Do I understand the code in
EEPROM.cpp / write() correctly, that
val is only written to the EEPROM, if
val differs from the current EEPROM contents at the given
And if the answer is yes, what is
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From library Library, see fragment:
EEPROM.write does not write to flash immediately, instead you must call EEPROM.commit() whenever you wish to save changes to flash. EEPROM.end() will also commit, and will release the RAM copy of EEPROM contents.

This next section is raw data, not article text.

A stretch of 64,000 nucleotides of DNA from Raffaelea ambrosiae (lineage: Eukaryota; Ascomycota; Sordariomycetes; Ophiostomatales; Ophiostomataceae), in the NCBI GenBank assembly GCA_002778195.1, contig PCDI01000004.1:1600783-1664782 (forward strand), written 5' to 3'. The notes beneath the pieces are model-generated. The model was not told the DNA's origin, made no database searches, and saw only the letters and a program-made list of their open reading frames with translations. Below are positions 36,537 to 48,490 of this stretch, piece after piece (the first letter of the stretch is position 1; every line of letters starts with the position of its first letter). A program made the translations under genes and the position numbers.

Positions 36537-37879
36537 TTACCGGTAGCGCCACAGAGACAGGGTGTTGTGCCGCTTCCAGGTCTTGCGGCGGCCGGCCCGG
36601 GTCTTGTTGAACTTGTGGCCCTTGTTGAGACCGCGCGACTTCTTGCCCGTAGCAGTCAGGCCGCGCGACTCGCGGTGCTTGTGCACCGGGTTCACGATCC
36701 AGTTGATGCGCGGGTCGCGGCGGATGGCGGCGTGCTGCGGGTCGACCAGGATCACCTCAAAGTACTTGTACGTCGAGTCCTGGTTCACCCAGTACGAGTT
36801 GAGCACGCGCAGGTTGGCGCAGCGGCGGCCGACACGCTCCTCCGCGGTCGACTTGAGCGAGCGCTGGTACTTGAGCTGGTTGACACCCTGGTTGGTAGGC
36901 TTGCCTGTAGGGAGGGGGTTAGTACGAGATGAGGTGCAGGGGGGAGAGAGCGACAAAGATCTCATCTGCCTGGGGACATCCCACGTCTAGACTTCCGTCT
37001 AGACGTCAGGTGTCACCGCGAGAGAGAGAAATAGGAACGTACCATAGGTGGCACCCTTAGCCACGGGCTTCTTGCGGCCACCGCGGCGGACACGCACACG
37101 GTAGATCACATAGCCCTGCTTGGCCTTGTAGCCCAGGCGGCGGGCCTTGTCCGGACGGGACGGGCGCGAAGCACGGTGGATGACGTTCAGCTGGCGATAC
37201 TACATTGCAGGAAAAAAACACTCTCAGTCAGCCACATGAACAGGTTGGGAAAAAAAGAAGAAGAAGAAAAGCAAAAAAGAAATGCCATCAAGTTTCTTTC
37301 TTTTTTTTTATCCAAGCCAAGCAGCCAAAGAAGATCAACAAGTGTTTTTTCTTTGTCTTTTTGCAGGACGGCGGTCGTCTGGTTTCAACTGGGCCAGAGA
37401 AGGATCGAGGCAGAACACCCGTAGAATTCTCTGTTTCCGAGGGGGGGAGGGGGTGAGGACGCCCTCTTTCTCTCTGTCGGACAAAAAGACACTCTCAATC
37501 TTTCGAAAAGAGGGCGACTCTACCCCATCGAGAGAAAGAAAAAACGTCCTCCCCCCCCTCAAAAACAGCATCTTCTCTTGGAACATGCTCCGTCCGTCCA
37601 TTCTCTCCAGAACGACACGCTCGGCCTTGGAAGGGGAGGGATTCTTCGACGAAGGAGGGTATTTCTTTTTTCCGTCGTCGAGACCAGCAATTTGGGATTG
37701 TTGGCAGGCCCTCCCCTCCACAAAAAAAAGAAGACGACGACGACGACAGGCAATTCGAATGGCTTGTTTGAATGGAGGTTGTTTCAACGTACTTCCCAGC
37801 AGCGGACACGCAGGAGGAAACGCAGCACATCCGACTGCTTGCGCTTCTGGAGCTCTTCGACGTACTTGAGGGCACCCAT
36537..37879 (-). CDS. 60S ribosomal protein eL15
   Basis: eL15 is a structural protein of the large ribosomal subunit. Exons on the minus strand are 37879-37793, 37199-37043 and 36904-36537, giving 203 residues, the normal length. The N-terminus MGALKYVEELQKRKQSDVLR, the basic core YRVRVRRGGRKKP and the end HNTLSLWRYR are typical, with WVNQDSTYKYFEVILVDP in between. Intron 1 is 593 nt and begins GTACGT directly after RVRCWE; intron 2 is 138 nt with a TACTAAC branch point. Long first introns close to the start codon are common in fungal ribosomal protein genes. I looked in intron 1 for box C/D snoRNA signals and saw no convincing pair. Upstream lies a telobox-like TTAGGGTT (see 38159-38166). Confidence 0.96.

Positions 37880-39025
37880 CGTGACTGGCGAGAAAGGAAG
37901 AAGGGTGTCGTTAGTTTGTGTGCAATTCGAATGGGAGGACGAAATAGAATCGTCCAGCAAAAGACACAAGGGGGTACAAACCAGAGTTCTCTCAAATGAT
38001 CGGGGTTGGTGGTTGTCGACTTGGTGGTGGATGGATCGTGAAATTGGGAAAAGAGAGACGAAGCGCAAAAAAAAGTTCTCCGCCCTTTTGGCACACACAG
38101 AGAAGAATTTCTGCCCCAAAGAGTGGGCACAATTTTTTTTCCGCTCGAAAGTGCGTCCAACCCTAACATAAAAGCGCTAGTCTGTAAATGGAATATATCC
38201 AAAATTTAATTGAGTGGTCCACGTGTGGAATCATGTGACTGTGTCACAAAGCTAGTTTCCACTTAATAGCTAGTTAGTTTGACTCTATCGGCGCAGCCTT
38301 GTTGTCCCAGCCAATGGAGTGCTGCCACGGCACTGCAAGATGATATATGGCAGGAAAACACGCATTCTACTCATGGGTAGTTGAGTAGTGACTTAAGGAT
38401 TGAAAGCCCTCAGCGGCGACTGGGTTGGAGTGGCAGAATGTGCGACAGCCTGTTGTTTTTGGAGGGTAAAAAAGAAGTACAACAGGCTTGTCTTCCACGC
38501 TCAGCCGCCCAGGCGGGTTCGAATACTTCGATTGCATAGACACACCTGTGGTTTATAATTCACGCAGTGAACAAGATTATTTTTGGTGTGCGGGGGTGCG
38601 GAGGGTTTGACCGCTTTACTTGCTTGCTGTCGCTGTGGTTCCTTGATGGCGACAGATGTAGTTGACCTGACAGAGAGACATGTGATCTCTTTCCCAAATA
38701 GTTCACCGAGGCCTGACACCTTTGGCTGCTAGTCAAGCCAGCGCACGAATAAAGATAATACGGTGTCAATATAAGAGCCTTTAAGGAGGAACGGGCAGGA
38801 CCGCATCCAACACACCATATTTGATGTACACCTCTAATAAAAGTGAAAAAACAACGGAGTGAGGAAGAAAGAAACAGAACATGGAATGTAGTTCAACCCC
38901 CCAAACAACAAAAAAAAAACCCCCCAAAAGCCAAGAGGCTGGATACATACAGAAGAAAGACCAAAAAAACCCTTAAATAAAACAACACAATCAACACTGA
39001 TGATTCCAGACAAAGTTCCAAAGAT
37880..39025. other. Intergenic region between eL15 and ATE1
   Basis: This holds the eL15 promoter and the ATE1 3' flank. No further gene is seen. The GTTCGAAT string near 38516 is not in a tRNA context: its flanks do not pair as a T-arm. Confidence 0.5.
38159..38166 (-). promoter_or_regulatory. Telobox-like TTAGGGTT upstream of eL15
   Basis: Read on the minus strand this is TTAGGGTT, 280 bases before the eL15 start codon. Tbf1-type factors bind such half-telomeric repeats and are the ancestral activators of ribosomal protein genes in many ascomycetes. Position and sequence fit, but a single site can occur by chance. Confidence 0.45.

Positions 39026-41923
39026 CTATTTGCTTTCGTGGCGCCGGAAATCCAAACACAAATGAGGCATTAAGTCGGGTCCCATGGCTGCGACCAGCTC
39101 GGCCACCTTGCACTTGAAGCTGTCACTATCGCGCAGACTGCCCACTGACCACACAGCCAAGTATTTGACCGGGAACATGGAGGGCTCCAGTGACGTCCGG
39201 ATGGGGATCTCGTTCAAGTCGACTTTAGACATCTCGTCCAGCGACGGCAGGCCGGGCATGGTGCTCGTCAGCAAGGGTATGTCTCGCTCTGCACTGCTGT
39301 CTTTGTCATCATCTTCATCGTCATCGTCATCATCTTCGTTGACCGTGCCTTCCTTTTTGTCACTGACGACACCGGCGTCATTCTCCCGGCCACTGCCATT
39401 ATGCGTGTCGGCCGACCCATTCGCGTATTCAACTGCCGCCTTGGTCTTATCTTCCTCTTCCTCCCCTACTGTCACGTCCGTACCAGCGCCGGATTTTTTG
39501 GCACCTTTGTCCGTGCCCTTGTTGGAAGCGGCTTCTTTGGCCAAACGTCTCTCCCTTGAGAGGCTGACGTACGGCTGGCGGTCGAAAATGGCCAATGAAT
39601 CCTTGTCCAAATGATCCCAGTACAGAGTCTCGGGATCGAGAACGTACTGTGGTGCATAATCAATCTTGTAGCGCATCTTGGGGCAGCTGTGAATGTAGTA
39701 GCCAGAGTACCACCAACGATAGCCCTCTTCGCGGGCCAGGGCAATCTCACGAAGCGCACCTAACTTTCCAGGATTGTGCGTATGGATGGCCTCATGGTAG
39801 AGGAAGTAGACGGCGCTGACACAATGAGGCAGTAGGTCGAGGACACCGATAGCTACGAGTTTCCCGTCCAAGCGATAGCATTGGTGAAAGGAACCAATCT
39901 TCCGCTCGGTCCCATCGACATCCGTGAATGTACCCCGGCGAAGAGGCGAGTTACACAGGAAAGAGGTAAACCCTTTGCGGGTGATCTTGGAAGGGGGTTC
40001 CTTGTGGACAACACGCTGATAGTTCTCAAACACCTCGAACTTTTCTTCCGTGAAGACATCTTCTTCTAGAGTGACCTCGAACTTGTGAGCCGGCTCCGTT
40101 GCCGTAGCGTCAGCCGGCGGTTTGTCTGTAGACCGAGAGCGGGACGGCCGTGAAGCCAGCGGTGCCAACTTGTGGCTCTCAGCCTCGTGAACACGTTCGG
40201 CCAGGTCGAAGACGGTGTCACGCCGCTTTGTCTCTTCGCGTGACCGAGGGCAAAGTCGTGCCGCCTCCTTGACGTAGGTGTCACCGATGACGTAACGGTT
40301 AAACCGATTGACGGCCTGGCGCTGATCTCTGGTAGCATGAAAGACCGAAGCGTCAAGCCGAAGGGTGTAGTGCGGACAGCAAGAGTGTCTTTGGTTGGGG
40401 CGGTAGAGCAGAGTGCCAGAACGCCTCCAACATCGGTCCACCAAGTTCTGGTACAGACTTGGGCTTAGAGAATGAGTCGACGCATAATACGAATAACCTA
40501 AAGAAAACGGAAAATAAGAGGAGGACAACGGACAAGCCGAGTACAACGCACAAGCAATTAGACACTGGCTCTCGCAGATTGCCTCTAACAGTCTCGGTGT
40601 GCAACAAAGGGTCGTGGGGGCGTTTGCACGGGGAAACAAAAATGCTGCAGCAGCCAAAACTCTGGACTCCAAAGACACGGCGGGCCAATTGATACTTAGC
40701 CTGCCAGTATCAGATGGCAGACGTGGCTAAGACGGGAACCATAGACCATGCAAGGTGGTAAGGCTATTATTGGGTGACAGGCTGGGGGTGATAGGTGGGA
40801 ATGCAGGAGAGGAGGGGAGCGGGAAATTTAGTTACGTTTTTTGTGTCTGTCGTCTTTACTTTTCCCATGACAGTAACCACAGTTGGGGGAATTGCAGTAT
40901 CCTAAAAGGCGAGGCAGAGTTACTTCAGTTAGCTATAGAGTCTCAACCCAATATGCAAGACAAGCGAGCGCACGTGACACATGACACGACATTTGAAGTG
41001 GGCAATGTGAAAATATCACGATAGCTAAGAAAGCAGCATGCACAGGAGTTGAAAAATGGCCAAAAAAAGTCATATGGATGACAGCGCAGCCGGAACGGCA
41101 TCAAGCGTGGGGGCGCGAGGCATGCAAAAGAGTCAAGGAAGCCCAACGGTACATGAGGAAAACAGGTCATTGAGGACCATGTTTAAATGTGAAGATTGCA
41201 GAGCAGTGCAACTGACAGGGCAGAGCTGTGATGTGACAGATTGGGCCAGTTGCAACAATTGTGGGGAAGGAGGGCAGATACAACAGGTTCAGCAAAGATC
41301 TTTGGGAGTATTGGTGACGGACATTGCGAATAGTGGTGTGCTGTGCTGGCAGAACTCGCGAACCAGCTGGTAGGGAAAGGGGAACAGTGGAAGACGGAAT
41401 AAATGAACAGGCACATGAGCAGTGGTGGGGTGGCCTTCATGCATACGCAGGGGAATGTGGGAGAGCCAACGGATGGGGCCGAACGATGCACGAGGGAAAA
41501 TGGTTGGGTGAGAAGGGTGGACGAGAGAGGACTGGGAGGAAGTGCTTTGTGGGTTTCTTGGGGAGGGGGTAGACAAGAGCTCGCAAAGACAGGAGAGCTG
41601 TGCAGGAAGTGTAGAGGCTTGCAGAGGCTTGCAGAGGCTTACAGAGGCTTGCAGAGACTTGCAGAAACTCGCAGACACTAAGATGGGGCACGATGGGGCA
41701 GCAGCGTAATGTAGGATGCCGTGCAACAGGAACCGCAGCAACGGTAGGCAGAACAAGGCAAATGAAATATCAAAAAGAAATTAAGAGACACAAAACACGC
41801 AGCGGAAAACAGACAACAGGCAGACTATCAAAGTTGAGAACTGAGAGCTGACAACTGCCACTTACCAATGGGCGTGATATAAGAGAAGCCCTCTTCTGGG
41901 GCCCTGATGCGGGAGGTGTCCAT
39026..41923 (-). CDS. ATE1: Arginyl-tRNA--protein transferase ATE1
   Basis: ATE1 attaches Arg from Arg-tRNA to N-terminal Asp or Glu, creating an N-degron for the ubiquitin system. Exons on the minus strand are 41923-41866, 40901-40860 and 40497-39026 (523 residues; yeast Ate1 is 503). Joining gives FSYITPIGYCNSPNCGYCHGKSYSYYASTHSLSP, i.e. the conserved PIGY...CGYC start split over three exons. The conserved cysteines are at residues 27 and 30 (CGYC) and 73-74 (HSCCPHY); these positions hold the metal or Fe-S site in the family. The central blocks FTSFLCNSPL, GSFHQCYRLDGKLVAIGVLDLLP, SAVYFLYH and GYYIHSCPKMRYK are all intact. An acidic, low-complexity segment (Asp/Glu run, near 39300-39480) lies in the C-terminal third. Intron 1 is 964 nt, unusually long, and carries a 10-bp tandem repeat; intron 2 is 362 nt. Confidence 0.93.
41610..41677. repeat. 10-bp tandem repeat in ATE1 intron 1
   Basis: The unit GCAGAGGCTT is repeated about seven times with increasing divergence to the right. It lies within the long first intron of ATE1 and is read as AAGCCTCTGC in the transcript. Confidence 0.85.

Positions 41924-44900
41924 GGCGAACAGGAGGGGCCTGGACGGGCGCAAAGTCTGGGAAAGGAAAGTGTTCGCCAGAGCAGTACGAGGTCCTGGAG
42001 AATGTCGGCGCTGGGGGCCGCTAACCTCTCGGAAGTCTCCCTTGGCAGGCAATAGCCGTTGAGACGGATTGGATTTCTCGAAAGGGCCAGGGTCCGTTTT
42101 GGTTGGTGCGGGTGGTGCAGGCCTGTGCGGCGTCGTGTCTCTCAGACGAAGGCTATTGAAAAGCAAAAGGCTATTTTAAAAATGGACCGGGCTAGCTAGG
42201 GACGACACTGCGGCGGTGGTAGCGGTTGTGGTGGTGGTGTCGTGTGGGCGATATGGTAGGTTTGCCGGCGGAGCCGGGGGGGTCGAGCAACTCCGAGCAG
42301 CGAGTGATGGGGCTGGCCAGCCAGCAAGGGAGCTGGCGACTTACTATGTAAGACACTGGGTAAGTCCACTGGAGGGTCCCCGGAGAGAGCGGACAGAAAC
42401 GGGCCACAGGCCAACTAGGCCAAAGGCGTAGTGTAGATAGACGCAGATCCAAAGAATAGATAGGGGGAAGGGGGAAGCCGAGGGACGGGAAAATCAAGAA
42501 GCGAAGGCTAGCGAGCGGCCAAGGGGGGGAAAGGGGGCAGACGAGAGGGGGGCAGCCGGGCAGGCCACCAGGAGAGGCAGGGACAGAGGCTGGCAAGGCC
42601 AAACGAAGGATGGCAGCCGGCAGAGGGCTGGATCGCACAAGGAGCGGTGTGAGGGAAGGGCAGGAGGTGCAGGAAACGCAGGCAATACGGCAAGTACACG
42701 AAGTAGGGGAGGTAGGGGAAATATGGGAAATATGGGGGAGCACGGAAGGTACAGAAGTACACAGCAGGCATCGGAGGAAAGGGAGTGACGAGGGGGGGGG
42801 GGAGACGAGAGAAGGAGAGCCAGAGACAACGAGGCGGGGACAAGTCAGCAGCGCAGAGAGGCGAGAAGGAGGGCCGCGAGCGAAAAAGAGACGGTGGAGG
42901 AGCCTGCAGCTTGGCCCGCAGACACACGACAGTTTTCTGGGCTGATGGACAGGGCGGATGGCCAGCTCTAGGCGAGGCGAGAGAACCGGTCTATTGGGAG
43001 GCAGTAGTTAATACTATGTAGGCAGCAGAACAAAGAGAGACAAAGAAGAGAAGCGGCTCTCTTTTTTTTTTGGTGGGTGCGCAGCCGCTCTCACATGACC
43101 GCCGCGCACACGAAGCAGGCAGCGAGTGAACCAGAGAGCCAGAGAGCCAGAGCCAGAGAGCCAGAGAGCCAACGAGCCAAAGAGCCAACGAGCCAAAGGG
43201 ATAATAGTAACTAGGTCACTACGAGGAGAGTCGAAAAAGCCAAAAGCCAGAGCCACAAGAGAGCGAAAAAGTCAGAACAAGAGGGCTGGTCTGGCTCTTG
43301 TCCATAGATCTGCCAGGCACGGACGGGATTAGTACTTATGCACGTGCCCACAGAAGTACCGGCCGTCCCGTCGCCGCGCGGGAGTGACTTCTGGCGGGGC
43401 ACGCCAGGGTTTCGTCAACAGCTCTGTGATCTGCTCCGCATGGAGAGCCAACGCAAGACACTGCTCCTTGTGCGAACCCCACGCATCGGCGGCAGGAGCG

Probably to prevent too many writes into the same page (mostly EEPROM is divided in pages), the write stores it into some temporary buffer and the commit actually writes it to EEPROM. This decreases the number of writes, and since the number of writes has a maximum, the lifetime of the EEPROM is increased.
Update: Majenko's comment mentions no EEPROM is used, but flash, see below.